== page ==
Spices -- the seeds, bark, roots, fruit, or flowers of plants -- add flavor and color to savory dishes.
Blends of herbs and spices let you add an intriguing combination of flavors with just one measure. Common blends include:
Barbecue seasoning: This zesty combination blends spices that bring a smoke-flavored heat to foods. These spices may include salt, sugar, garlic, hot red pepper, hickory smoke flavor, onion, and others. Sprinkle it onto meats before grilling, roasting, or broiling.
Bouquet garni (boo-KAY gar-NEE): This is a French term for a bundle of herbs that is either tied together or placed in a piece of cheesecloth, allowing you to remove it easily from a cooked dish. A bouquet garni is especially handy for blends that use bay leaves, which should always be removed from a dish before serving. A traditional French bouquet garni includes thyme, parsley, and bay leaf, but you can create one from just about any herbs you like. Just bundle the herbs together in several thicknesses of 100-percent-cotton cheesecloth, then tie the cheesecloth closed with kitchen string to form a bag.
Cajun seasoning: While the blends available may differ, most are peppery hot. They can include onion, garlic, and salt with the classic Cajun trio of white, black, and red peppers. Sprinkle it into crumb coatings or directly onto fish, poultry, or meat before cooking.
Dry rub: A dry rub is a blend of several different herbs and spices that is rubbed over or patted onto the surface of meat before it's cooked. Purchase dry rubs in a variety of flavor combinations from the supermarket. You can also experiment making your own dry rubs with complementary flavorings from your spice rack.
Fines herbes (feenz ERB): This French phrase describes a mix that usually contains chervil, parsley, chives, and tarragon. Use it in place of individual herbs in gravies, sauces, creamy soups, and poultry stuffings.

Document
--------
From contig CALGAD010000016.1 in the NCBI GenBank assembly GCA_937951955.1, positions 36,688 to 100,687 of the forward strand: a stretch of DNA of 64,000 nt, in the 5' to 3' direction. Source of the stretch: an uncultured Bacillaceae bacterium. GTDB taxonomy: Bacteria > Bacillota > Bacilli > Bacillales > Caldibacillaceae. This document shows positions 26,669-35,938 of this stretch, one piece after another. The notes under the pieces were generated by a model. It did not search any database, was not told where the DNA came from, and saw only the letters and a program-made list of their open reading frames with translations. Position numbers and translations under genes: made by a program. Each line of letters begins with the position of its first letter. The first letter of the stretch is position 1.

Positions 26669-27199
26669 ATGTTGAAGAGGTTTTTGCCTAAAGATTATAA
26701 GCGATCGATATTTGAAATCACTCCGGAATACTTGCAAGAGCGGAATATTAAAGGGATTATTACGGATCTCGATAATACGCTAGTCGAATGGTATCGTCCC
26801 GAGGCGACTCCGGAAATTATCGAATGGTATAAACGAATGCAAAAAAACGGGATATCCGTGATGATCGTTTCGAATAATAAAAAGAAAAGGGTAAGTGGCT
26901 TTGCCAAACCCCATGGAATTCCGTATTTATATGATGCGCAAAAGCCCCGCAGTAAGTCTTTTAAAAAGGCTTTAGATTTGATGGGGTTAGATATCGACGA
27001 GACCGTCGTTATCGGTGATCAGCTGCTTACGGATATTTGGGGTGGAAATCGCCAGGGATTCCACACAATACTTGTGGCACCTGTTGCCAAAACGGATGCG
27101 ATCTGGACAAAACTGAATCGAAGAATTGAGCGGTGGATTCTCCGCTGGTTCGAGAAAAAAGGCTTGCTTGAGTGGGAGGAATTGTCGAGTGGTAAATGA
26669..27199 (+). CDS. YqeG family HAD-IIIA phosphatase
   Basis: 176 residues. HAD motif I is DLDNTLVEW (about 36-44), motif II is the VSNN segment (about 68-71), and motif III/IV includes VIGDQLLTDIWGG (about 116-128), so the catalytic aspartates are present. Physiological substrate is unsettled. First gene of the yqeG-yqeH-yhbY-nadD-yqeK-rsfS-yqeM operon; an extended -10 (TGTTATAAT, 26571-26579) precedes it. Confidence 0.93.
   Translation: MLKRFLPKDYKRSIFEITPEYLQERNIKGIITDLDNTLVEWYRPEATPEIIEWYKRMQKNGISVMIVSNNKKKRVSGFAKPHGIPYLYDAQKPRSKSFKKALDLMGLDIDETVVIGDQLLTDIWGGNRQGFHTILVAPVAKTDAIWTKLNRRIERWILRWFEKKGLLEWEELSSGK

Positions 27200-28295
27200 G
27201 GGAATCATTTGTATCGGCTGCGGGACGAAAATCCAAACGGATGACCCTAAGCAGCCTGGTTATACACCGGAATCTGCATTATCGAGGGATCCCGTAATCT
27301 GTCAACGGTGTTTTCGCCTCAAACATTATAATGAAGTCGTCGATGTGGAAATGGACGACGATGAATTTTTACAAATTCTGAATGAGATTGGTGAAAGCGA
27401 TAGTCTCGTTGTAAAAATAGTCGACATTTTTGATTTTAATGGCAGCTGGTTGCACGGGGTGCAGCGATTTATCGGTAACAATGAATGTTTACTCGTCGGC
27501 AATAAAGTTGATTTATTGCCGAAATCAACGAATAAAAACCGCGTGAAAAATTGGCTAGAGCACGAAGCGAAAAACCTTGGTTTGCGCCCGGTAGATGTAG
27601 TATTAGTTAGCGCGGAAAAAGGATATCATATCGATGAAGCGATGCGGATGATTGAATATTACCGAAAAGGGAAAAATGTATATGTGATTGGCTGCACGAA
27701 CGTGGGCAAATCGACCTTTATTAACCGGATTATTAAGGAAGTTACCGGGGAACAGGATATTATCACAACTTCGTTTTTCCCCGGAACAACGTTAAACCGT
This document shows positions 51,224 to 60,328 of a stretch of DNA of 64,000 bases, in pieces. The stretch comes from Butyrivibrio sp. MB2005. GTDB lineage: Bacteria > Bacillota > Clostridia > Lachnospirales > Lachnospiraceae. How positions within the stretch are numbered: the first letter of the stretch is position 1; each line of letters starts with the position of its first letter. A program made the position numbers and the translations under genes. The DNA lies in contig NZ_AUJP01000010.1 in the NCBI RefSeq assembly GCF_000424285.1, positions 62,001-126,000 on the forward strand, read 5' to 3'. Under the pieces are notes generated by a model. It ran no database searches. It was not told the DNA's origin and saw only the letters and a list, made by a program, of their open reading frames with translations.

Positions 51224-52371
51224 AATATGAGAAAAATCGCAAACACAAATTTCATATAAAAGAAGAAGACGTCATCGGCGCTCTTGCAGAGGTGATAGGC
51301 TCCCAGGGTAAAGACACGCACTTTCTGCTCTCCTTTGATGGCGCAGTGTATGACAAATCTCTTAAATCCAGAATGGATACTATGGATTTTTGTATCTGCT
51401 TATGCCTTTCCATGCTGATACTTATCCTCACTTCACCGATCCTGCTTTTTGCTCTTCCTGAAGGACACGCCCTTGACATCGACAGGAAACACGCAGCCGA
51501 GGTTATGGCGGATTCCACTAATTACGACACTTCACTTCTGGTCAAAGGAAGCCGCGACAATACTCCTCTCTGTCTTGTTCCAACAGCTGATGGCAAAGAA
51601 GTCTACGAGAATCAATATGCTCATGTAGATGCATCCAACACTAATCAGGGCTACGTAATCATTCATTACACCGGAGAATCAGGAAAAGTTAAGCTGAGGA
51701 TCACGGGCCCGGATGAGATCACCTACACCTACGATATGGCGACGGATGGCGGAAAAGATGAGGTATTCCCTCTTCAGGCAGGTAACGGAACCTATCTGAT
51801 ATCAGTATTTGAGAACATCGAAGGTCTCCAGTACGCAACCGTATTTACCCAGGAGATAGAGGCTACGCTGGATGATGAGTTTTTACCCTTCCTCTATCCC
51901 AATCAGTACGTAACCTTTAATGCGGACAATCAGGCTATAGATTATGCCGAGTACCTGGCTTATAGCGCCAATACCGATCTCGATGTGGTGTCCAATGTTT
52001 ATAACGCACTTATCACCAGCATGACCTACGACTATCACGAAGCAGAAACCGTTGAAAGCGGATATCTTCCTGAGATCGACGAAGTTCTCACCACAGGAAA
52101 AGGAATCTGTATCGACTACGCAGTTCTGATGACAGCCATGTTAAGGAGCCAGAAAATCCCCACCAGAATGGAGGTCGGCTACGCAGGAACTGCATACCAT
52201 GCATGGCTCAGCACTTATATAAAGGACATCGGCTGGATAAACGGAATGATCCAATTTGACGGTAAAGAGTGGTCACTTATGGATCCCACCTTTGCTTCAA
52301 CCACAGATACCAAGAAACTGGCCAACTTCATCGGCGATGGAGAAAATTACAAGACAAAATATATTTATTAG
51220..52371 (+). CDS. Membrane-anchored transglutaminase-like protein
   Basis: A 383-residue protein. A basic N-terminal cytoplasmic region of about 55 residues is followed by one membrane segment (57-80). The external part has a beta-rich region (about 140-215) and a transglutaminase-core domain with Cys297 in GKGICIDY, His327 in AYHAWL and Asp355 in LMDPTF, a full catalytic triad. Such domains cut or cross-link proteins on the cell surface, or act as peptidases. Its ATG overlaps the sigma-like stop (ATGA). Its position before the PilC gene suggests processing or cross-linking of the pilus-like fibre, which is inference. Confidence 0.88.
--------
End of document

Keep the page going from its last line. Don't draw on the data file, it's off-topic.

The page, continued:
Five-spice powder: Combinations may vary, but this fragrant blend usually includes cinnamon, anise seeds or star anise, fennel, black or Szechwan pepper, and cloves. To make your own five-spice powder, in a blender container combine 3 tablespoons ground cinnamon; 6 star anise or 2 teaspoons anise seeds; 1 1/2 teaspoons fennel seeds; 1 1/2 teaspoons whole Szechwan peppers or whole black peppercorns; and 3/4 teaspoon ground cloves. Cover and blend until powdery. Store in a covered container. Makes about 1/3 cup.
Herbes de Provence: This melange of herbs, common in the South of France, usually includes basil, fennel, lavender, marjoram, rosemary, sage, savory, and thyme. Add to poultry stuffings, creamy pasta dishes, soups, and salad dressings.
Italian seasoning: Common herbs found in this mix include basil, oregano, thyme, and rosemary; sometimes garlic and red pepper are included.
Jamaican jerk seasoning: This lively mixture can include salt, sugar, allspice, thyme, cloves, ginger, cinnamon, onion, and chile pepper. It adds spice to fish, meat marinades, and salad dressings.
Lemon-pepper seasoning: This mixture, primarily salt with black pepper and grated lemon peel, adds a delicate lemon flavor to poultry and vegetables.
Mexican seasoning: This spicy blend often includes cumin, chile peppers, salt, onion, sweet peppers, garlic, oregano, and red pepper.